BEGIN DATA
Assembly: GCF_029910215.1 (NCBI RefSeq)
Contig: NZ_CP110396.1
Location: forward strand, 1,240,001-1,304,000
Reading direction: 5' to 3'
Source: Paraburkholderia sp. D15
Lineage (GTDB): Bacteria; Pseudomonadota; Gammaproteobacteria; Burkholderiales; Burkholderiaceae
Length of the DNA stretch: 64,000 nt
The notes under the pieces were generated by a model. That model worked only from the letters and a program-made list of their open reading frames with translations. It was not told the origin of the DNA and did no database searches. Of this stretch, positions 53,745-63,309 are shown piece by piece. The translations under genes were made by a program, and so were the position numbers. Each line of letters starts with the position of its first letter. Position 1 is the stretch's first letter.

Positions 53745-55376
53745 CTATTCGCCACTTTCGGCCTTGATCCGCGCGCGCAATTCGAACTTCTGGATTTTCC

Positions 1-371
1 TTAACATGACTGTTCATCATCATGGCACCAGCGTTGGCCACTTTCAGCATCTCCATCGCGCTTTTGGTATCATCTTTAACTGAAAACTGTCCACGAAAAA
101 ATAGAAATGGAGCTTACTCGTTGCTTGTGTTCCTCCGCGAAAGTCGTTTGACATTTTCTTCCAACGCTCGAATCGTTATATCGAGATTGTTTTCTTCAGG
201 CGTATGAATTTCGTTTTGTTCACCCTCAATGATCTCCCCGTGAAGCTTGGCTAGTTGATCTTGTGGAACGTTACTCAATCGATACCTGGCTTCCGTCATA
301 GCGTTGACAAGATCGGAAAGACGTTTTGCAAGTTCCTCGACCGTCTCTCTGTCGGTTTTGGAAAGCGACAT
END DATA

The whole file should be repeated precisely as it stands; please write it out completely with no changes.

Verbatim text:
Assembly: GCF_029910215.1 (NCBI RefSeq)
Contig: NZ_CP110396.1
Location: forward strand, 1,240,001-1,304,000
Reading direction: 5' to 3'
Source: Paraburkholderia sp. D15
Lineage (GTDB): Bacteria; Pseudomonadota; Gammaproteobacteria; Burkholderiales; Burkholderiaceae
Length of the DNA stretch: 64,000 nt
The notes under the pieces were generated by a model. That model worked only from the letters and a program-made list of their open reading frames with translations. It was not told the origin of the DNA and did no database searches. Of this stretch, positions 53,745-63,309 are shown piece by piece. The translations under genes were made by a program, and so were the position numbers. Each line of letters starts with the position of its first letter. Position 1 is the stretch's first letter.

Positions 53745-55376
53745 CTATTCGCCACTTTCGGCCTTGATCCGCGCGCGCAATTCGAACTTCTGGATTTTCC

Positions 1-371
1 TTAACATGACTGTTCATCATCATGGCACCAGCGTTGGCCACTTTCAGCATCTCCATCGCGCTTTTGGTATCATCTTTAACTGAAAACTGTCCACGAAAAA
101 ATAGAAATGGAGCTTACTCGTTGCTTGTGTTCCTCCGCGAAAGTCGTTTGACATTTTCTTCCAACGCTCGAATCGTTATATCGAGATTGTTTTCTTCAGG
201 CGTATGAATTTCGTTTTGTTCACCCTCAATGATCTCCCCGTGAAGCTTGGCTAGTTGATCTTGTGGAACGTTACTCAATCGATACCTGGCTTCCGTCATA
301 GCGTTGACAAGATCGGAAAGACGTTTTGCAAGTTCCTCGACCGTCTCTCTGTCGGTTTTGGAAAGCGACAT